“Messervey was brought on to take some of the load off CAO Peter Kelly’s shoulders,” wrote Stewart. “Since Kelly arrived in 2016, he had been taking care of the tasks done by four former directors, positions that hadn’t been filled — director of public services, director of corporate services, director of human resources and director of fiscal and development services.”

Kelly has a left a trail of financial irregularity in his wake. While mayor of Halifax, Kelly was involved in an improper loan scheme, providing financing to impresario Harold MacKay to put on concerts on the Halifax Common. The impropriety was revealed by then-Finance Director Cathie O’Toole, and was detailed in a scathing report by Auditor General Larry Munroe.

“Given the level of experience and involvement of [then-CAO Wayne] Anstey and Mayor Kelly in the public sector,” wrote Munroe, “each of these individuals should have known something out of the ordinary was occurring and should have asked more questions to determine if what they were contemplating and/or doing was appropriate, especially given the method of arranging for payments to be made to [MacKay’s company] Power Promotional Events.”

Kelly also mishandled the estate of Mary Thibeault, a family friend who named Kelly as executor of her estate upon her death. My investigation of Kelly’s involvement in the estate revealed that “one reason the Thibeault estate remains open is that, after she had died, Kelly transferred over $160,000 from Thibeault’s personal bank account to himself.” That was in 2012; the estate was finally settled about a year later, with terms sealed.

After my article was published in The Coast, Kelly announced that he would not run for reelection as mayor.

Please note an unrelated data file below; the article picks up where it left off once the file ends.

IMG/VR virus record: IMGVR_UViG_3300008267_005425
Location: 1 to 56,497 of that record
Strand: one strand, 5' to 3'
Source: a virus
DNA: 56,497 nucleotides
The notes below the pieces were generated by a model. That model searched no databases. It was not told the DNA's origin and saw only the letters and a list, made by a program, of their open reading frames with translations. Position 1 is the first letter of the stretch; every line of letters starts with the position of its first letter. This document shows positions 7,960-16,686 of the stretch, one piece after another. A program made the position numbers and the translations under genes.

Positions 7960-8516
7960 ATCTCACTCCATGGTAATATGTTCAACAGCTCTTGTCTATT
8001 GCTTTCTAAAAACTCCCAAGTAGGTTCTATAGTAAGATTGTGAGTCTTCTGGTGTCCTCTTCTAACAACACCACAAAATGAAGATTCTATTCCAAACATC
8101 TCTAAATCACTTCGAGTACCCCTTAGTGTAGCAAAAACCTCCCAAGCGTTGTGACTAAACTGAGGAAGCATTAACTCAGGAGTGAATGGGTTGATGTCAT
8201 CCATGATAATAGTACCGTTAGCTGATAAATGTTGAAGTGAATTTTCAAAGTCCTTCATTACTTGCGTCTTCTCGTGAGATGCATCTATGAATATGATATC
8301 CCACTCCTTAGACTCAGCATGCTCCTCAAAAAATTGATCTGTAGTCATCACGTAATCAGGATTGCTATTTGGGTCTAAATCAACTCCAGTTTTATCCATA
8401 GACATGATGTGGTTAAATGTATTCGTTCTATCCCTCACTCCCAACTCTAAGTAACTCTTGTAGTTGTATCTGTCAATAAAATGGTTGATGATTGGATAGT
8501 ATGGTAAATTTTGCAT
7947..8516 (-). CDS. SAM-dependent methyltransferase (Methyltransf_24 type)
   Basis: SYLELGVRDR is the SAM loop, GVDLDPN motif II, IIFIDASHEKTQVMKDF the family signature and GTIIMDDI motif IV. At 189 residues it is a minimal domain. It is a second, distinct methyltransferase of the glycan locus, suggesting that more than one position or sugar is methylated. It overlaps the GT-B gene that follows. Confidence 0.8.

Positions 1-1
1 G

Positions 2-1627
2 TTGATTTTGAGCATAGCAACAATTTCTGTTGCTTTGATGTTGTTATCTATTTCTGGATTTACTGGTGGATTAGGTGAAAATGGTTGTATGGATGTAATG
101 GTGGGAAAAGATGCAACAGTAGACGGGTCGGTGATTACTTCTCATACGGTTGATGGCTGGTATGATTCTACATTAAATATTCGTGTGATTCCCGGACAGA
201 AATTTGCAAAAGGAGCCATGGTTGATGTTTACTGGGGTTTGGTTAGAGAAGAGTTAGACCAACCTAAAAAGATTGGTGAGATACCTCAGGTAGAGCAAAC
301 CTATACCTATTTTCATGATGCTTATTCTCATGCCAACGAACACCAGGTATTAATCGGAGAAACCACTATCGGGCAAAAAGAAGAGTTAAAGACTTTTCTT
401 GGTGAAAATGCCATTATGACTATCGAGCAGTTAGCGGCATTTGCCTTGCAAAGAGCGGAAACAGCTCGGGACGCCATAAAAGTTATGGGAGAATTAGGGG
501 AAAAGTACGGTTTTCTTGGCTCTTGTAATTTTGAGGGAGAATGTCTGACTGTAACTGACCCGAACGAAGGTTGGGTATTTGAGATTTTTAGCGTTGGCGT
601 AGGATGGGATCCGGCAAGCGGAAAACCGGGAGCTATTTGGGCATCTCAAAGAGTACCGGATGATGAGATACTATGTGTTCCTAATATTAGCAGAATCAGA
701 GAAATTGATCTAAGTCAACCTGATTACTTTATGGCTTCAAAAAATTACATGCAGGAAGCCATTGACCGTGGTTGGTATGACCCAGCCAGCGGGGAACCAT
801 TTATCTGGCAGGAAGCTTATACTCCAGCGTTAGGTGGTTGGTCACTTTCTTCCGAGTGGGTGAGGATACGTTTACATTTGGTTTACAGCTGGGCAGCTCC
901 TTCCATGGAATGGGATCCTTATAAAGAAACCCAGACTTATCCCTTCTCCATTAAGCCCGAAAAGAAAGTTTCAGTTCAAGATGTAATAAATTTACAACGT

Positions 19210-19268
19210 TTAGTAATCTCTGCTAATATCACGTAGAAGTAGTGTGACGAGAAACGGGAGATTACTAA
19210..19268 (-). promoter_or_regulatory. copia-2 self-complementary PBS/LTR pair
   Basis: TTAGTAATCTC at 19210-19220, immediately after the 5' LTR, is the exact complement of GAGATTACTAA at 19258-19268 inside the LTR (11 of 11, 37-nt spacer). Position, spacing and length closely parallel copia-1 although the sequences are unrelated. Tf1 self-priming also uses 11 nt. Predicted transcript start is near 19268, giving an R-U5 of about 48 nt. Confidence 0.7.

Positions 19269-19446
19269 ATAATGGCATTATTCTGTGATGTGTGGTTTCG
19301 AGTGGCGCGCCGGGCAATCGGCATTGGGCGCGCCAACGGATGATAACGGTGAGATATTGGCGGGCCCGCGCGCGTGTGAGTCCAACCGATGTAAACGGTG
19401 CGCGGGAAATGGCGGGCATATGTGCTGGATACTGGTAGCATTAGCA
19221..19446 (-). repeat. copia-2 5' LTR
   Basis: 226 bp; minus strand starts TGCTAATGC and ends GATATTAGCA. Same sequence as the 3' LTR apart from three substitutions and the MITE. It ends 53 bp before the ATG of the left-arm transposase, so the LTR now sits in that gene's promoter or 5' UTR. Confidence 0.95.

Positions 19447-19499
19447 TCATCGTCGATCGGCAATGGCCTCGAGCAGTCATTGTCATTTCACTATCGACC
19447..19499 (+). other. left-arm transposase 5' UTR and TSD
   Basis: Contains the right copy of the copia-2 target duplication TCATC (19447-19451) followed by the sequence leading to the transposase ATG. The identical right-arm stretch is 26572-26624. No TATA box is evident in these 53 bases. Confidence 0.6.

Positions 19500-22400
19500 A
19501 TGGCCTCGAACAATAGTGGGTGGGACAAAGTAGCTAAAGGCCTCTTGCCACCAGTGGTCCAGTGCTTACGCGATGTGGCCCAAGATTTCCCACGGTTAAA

But in 2014, Kelly was hired as CAO of Westlock County, Alberta. He soon was embroiled in yet more financial irregularity. As I reported in August 2016, “Kelly oversaw the ‘Horizon North’ project at the Westlock Industrial Park that ended up costing the county nearly $400,000, of which the county wrote off over $200,000. Sue Oberg, the Assistant CAO and CFO of Westlock County, has publicly said Kelly overstepped his authority.”

Subsequently, Kelsey L. Becker Brookes, a lawyer retained by the county, said that Kelly was personally liable for $194,000 in costs incurred by the county but it would be difficult to get a court judgment against him..

By that time Kelly had moved on to the CAO position in Charlottetown.

Charlottetown councillor Bob Doiron, who levied the most recent allegations against Kelly Monday night, is a cop. He worked with the Charlottetown police before taking a job as a cop with the University of Prince Edward Island.

“People never change,” said Doiron, referring to Kelly.

Doiron said that Kelly seems to have won over the majority of the Charlottetown council. “Most votes are seven to three, or six to four,” with Doiron consistently in the minority.

Doiron is clearly frustrated. He’s asked for council to get an independent review of the city’s finances, but was rebuffed. Mayor Philip Brown told Doiron that he was welcome to attend the next finance committee meeting, where the committee will presumably ask questions of Kelly. But Doiron doesn’t expect to get anywhere there, either. He said he intends to ask the province of PEI to intervene.